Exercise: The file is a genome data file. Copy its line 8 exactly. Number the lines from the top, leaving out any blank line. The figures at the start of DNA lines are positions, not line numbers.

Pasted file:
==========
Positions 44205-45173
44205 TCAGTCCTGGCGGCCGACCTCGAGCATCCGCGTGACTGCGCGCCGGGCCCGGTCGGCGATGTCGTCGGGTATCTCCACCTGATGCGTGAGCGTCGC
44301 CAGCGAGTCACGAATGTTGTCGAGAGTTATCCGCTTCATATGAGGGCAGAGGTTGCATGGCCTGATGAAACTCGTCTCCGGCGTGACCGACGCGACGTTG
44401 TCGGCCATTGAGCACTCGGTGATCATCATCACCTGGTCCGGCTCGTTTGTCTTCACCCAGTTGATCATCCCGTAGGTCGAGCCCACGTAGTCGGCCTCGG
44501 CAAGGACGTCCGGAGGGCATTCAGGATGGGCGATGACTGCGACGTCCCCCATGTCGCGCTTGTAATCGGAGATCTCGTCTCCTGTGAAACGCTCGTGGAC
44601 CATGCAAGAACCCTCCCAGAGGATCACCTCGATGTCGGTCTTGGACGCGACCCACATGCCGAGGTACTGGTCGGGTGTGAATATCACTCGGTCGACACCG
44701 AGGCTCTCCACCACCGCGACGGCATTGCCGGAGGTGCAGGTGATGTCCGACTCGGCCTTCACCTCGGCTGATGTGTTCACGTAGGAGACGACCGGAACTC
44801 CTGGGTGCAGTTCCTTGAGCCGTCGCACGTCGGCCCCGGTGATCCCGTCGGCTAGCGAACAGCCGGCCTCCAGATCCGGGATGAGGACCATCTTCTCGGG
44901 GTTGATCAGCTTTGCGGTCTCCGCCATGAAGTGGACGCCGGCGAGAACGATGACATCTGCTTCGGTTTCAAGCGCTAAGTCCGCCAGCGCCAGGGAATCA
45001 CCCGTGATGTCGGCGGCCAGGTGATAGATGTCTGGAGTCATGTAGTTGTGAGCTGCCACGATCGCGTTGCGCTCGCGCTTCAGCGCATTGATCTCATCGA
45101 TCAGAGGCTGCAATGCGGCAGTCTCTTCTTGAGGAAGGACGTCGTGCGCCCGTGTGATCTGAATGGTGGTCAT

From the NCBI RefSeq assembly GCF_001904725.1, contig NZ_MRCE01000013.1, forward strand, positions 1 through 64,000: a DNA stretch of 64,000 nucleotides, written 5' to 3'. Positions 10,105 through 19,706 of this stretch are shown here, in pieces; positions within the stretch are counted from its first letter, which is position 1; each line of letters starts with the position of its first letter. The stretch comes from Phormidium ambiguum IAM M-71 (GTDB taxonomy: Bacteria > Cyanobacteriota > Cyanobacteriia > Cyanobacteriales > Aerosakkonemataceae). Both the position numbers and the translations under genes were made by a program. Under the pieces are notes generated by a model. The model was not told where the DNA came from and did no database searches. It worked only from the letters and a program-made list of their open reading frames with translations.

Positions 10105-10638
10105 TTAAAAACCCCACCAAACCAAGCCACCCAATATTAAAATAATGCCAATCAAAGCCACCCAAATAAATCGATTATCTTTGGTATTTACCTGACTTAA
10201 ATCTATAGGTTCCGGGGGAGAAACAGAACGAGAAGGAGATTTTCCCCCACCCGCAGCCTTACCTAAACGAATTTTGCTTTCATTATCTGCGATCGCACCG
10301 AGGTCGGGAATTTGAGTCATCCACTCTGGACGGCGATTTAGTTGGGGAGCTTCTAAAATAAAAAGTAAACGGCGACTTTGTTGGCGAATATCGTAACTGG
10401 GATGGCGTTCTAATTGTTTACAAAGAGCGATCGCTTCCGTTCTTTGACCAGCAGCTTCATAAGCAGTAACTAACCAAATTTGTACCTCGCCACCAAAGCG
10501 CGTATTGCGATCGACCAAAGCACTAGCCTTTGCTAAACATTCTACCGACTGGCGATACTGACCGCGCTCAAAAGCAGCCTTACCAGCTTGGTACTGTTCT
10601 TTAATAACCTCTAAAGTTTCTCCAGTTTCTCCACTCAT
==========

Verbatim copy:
44801 CTGGGTGCAGTTCCTTGAGCCGTCGCACGTCGGCCCCGGTGATCCCGTCGGCTAGCGAACAGCCGGCCTCCAGATCCGGGATGAGGACCATCTTCTCGGG